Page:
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Old 02-20-2006, 12:17:25 PM   #1
ttopbandit
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Question VOLTMETER vs AMMETER

I was offered a free set of guages, only problem is that the guages have a ammeter instead of a voltmeter. Now, I know what kinda volts a healthy alt puts out, but how should I read this AMMETER? I've always had a voltmeter, so this is new to me. What should be the normal reading? I have a one wire set-up, if that matters at all.
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Old 02-20-2006, 12:57:39 PM   #2
Gary S
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Factory GM ammeters are useless. As long as everything is working right, you probably will never see it fluctuate more than a needles-width either way. You need an almost dead battery to make the needle move, and you don't ever want to get to that point.
If possible, get a voltmeter to replace the ammeter before you instlall it.
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Old 02-20-2006, 01:06:51 PM   #3
ttopbandit
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It is a brand new autoguage set.
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Old 02-20-2006, 01:25:12 PM   #4
Mayhem74
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Generally the go from -40 to +40. You want it to be in the middle. - Means the alternator is going out, and youre running off the battery. When you start it or if you have a really big stereo youll make the needle go into the positive, which means the alternator is charging the battery.
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Old 02-20-2006, 02:07:58 PM   #5
Gary S
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The aftermarket ammeter gauges read better because they are true ammeter gauges. That leads to a brand new set of problems. True ammeters have to be wired in series with the alternator charge line, so that means you have to splice into the large (usually #10) wire from the alternator to the battery and extend it with more #10 or #8 heavy wire all the way from the alternator to the interior of the car to one side of the ammeter, and from there back to the battery. Your charging current has to pass through this entire long distance circuit, and if you happen to short that wire in the future, expect lots of fire and smoke. This is why GM used a fake ammeter that really is a differential voltmeter that measures minute voltage drops between two points on the charge circuit. With the factory one, the charging current doesn't flow through the GM ammeters.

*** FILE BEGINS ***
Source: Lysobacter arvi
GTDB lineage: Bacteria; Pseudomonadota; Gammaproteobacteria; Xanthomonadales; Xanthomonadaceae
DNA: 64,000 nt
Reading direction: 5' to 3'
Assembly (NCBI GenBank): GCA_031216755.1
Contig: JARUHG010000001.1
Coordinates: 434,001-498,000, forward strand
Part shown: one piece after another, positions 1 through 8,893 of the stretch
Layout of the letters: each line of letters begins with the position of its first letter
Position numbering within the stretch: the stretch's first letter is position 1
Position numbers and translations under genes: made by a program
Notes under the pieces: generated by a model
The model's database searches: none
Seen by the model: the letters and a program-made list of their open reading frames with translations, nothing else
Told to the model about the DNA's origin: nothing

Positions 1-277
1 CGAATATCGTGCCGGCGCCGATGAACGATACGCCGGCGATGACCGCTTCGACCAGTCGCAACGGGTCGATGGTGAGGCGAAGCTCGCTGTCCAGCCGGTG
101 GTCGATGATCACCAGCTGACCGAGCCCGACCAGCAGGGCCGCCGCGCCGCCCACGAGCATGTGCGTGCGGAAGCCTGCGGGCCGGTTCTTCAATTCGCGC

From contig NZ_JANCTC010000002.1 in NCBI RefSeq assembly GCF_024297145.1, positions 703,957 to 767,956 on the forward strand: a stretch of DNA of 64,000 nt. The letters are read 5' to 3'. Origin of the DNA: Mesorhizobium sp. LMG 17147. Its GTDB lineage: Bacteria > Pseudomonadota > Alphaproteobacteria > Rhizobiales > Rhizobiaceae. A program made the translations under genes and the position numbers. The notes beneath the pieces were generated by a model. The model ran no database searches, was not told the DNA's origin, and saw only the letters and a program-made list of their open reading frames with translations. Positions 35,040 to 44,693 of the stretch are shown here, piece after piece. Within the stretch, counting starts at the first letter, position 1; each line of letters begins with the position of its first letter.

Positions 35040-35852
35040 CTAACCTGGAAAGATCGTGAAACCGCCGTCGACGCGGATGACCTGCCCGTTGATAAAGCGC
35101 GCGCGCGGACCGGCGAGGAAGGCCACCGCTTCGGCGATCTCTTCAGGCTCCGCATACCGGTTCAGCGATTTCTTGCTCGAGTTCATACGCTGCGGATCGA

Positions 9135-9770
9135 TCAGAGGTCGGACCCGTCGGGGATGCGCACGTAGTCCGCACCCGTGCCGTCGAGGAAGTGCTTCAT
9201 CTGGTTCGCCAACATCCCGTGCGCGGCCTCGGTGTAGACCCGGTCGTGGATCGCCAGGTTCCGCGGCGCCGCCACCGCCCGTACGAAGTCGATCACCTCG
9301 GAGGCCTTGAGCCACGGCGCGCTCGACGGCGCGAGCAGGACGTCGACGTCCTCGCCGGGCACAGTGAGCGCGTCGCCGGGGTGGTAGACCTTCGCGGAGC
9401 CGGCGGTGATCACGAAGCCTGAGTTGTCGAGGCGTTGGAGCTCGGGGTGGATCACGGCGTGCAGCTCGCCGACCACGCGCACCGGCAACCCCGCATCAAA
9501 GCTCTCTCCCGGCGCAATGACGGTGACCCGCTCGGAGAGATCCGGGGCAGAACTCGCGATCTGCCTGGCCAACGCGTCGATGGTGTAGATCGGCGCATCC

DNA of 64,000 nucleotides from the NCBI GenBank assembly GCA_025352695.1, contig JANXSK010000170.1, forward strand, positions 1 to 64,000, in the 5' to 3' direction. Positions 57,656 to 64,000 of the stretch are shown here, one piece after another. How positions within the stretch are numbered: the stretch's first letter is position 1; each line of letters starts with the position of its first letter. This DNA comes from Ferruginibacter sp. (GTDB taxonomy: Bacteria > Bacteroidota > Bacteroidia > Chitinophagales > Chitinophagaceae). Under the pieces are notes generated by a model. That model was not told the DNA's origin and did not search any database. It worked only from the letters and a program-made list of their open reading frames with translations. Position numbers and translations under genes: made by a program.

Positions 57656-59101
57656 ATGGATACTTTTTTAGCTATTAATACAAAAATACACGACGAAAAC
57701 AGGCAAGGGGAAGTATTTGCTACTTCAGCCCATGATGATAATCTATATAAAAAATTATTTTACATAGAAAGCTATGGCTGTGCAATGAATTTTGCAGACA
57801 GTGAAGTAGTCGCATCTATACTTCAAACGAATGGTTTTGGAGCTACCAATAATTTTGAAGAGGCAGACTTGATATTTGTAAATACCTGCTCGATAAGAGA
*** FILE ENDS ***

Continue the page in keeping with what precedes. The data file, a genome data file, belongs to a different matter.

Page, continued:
If possible, try to find a voltmeter, or simply forget about wiring up the ammeter. A voltmeter can simply be connected to the +12 at the fuse panel and ground. They are much simpler and work better.
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Old 02-20-2006, 06:55:51 PM   #6
ttopbandit
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Thanks, will do.
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Old 02-23-2006, 02:11:38 PM   #7
undee72z
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Quote:
Originally Posted by Mayhem74
When you start it or if you have a really big stereo youll make the needle go into the positive, which means the alternator is charging the battery.
If anything besides the starter is wired to the battery, the ampmeter will show the batterys charge rate plus the draw from any accessories wired to it.
Quote:
Originally Posted by Gary S
True ammeters have to be wired in series with the alternator charge line,
Has to be wired in series with the battery charge wire, if wired in series with the alternator output wire it will show all alternator output, which can be much more than the ampmeter can handle.
Quote:
Originally Posted by Gary S
If possible, try to find a voltmeter, or simply forget about wiring up the ammeter. A voltmeter can simply be connected to the +12 at the fuse panel and ground. They are much simpler and work better.
Best advice here, a voltmeter also gives more info on what the charging system is doing. Which is better for monitoring a vehicle's electrical system - a Voltmeter or an Ammeter?
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Old 02-23-2006, 02:22:01 PM   #8
jforb
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I kind of like the idiot light, especially with the 73-up internal regulator alternators, which work for years and years without any trouble. And it's not likely that you'll find a weak battery with a voltmeter any sooner than you would without one.

I never even look at the voltmeters in our late model cars.
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